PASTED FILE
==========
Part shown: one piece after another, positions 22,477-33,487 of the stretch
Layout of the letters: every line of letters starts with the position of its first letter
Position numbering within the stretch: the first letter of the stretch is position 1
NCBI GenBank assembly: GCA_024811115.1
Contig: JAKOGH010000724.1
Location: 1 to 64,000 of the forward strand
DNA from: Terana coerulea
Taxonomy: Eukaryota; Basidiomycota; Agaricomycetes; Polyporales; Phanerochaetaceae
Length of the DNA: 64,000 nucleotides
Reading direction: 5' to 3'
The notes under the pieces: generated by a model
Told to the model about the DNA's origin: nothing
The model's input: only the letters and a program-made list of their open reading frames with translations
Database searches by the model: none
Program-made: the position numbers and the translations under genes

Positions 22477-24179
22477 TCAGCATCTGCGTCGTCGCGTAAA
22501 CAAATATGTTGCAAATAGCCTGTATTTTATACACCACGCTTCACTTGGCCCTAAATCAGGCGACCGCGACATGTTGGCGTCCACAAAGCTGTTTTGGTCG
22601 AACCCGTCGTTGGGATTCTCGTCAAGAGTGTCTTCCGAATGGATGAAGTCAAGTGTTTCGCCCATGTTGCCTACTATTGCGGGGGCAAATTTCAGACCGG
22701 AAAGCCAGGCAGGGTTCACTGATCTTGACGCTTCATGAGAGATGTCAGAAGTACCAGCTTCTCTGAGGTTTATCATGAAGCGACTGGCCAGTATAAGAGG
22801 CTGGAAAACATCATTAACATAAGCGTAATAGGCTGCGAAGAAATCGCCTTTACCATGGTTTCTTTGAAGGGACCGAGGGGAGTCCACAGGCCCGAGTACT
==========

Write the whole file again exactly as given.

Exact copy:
Part shown: one piece after another, positions 22,477-33,487 of the stretch
Layout of the letters: every line of letters starts with the position of its first letter
Position numbering within the stretch: the first letter of the stretch is position 1
NCBI GenBank assembly: GCA_024811115.1
Contig: JAKOGH010000724.1
Location: 1 to 64,000 of the forward strand
DNA from: Terana coerulea
Taxonomy: Eukaryota; Basidiomycota; Agaricomycetes; Polyporales; Phanerochaetaceae
Length of the DNA: 64,000 nucleotides
Reading direction: 5' to 3'
The notes under the pieces: generated by a model
Told to the model about the DNA's origin: nothing
The model's input: only the letters and a program-made list of their open reading frames with translations
Database searches by the model: none
Program-made: the position numbers and the translations under genes

Positions 22477-24179
22477 TCAGCATCTGCGTCGTCGCGTAAA
22501 CAAATATGTTGCAAATAGCCTGTATTTTATACACCACGCTTCACTTGGCCCTAAATCAGGCGACCGCGACATGTTGGCGTCCACAAAGCTGTTTTGGTCG
22601 AACCCGTCGTTGGGATTCTCGTCAAGAGTGTCTTCCGAATGGATGAAGTCAAGTGTTTCGCCCATGTTGCCTACTATTGCGGGGGCAAATTTCAGACCGG
22701 AAAGCCAGGCAGGGTTCACTGATCTTGACGCTTCATGAGAGATGTCAGAAGTACCAGCTTCTCTGAGGTTTATCATGAAGCGACTGGCCAGTATAAGAGG
22801 CTGGAAAACATCATTAACATAAGCGTAATAGGCTGCGAAGAAATCGCCTTTACCATGGTTTCTTTGAAGGGACCGAGGGGAGTCCACAGGCCCGAGTACT